Business Law Blog

More on Force Majeure Under Louisiana Law

Posted by Amanda Butler Schley | Apr 24, 2020 | 0 Comments

With so many clients looking at their own service contracts during in this pandemic, BLG wanted to take a deep dive into the concept of Force Majeure under Louisiana law. 

A force majeure clause is “a contractual provision allocating the risk of loss if performance becomes impossible or impracticable, especially as a result of an event or effect that the parties could not have anticipated or controlled.”  Black's Law Dictionary (11th ed. 2019).  It's typically in a section entitled Force Majeure and/or defined in the definitions section of your contract.  The purpose of a force majeure clause is to excuse a party from nonperformance or anticipatory breach caused by circumstances beyond the defaulting party's reasonable control.

Force Majeure. Each Party shall be excused from liability for the failure or delay in performance of any obligation under this Agreement by reason of any event beyond such Party's reasonable control including but not limited to Acts of God, fire, flood, explosion, earthquake, or other natural forces, war, civil unrest, accident, any strike or labor disturbance, or any other event similar to those enumerated above. Such excuse from liability shall be effective only to the extent and duration of the event(s) causing the failure or delay in performance and provided that the Party has not caused such event(s) to occur and continues to use diligent, good faith efforts to avoid the effects of such event and to perform the obligation. Notice of a Party's failure or delay in performance due to force majeure must be given to the unaffected Party promptly thereafter but no later than five (5) days after its occurrence which notice shall describe the force majeure event and the actions taken to minimize the impact thereof. All delivery dates under this Agreement that have been affected by force majeure shall be tolled for the duration of such force majeure. In no event shall any Party be required to prevent or settle any labor disturbance or dispute. Notwithstanding the foregoing, should the event(s) of force majeure suffered by a Party extend beyond a four-month period, the other Party may then terminate this Agreement by written notice to the non-performing Party, with the consequences of such termination as if this Agreement had expired (and was not terminated) in accordance with Section 10.6.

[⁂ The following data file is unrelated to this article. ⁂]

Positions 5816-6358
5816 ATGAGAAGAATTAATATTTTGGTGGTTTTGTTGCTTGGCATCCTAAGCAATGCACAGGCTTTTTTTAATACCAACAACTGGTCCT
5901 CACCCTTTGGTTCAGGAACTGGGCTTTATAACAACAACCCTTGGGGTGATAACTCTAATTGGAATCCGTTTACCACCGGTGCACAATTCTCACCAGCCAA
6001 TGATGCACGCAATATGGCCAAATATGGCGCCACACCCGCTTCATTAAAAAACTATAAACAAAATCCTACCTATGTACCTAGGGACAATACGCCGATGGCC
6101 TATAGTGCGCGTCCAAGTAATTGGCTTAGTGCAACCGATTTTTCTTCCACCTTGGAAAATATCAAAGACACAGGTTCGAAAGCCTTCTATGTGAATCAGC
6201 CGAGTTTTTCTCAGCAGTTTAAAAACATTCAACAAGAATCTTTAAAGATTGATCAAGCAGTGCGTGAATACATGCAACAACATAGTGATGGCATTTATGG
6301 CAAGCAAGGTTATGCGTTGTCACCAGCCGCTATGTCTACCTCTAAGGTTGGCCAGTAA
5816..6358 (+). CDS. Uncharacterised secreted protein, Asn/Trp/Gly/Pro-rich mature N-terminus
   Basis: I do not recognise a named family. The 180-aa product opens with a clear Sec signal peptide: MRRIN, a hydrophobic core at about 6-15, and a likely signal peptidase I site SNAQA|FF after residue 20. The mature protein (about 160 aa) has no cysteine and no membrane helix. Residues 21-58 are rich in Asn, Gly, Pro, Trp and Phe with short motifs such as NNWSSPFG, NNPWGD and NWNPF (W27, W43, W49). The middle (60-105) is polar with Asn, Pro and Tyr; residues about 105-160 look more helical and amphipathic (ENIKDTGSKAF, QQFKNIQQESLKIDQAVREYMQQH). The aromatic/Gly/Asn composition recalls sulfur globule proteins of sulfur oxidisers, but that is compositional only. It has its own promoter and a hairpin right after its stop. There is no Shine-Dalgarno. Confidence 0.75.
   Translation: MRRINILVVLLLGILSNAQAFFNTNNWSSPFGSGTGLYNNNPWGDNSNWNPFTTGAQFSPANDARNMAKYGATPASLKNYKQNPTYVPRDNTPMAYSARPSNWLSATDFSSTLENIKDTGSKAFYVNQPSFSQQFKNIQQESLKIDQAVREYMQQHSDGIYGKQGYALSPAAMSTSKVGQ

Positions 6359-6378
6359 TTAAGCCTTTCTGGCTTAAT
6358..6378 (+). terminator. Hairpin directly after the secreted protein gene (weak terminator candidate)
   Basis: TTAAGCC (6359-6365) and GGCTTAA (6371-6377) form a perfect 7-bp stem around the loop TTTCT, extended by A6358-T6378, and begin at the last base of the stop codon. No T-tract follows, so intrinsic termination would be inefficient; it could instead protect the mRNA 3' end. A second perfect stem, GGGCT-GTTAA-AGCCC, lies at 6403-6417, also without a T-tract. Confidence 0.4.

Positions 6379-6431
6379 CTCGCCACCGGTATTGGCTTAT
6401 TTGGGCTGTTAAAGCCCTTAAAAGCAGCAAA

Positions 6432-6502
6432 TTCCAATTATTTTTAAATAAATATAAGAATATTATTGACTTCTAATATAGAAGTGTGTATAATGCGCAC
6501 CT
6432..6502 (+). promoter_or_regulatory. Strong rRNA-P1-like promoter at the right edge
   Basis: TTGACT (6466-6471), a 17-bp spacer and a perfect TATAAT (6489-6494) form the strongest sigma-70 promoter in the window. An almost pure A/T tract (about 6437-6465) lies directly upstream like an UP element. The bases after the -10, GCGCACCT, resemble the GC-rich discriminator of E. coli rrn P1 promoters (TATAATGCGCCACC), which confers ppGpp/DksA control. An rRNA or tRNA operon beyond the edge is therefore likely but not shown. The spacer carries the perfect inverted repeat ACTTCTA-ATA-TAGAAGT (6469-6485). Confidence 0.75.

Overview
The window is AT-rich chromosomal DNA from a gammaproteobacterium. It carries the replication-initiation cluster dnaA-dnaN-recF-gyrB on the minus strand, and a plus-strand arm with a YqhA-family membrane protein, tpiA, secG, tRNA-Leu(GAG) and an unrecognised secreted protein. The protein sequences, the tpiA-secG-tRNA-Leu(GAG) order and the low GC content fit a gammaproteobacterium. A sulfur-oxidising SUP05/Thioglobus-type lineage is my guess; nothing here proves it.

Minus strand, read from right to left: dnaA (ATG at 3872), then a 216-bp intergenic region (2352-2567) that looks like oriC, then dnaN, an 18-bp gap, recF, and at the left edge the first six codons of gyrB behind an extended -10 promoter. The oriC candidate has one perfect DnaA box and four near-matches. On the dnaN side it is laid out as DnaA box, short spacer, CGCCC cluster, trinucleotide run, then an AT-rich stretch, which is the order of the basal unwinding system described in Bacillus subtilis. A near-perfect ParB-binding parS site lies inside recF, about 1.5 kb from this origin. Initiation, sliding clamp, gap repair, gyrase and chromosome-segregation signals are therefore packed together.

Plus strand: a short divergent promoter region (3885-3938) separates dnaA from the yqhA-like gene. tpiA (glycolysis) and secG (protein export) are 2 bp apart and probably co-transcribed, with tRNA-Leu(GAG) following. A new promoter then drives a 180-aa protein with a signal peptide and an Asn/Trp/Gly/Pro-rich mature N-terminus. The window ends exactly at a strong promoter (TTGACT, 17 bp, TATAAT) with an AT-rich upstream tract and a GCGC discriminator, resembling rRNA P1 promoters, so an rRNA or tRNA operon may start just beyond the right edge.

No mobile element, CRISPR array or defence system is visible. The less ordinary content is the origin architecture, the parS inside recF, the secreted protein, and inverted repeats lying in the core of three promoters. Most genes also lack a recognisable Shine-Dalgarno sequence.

In Louisiana, force majeure is a legal principle that exists independently of a contract's terms; that is, courts apply the doctrine regardless whether the contract includes a force majeure clause.  However, if the contract fails to define a force majeure, or if the definition of force majeure does not otherwise include the event in question (pandemics are rarely included), Louisiana courts traditionally limit application of the doctrine to situations where obstacles make performance actually “impossible.”

The Louisiana Civil Code calls these obstacles “fortuitous events,” which Article 1875 defines as “one that, at the time the contract was made, could not have been reasonably foreseen.”  But unforeseeability is only part of the equation.  For the unforeseeable event to constitute a force majeure, Article 1873 specifies that the event must render performance impossible: “An obligor is not liable for his failure to perform when it is caused by a fortuitous event that makes performance impossible.”

The Civil Code provides that when a party's entire performance has been made impossible, the contract is dissolved and the other party may recover for any performance already rendered.  La. Civil Code art. 1876.  The Code also contemplates that performance may be impossible in part, stating in Article 1877:  “When a fortuitous event has made a party's performance impossible in part, the court may reduce the other party's counterperformance proportionally, or according to the circumstances, may declare the contract dissolved.”

Impossibility imposes a high bar for force majeure.  Scholars posit that Louisiana does not provide a remedy for “exceptionally difficult” or “excessively burdensome” contracts; instead, the impediment to performance must meet the much higher standard of “truly impossible.”  Saul Litvinoff, Force Majeure, Failure of Cause and Theorie de l'Imprévision:  Louisiana Law and Beyond, 46 LA. L. Rev. 1 (1985).  Consequently, Louisiana courts usually have not considered economic hardship to constitute a force majeure.  One of the cases where the court addressed this issue is Marionneaux v. Smith, where a party who had agreed to cut and remove timber within a certain time argued that the world-wide financial panic and economic downturn associated with the Great Depression precluded his ability to cut and market the timber without suffering an unreasonably great financial loss.  The Louisiana court found that this did not make the performance impossible but merely rendered it more difficult, burdensome, and unprofitable, causes which could not be excused.  163 So. 206 (La. App. 1st Cir. 1935).

However, courts across Louisiana are not entirely consistent on this point.  In contract, in Continental Oil Co. v. Crutcher, 434 F. Supp. 464 (E.D. La. 1977), a federal court applying Louisiana law found that a 500% increase in the price of natural gas was “likely to qualify as a force majeure event” under a take-or-pay gas contract, and thus excused non-performance by the breaching party.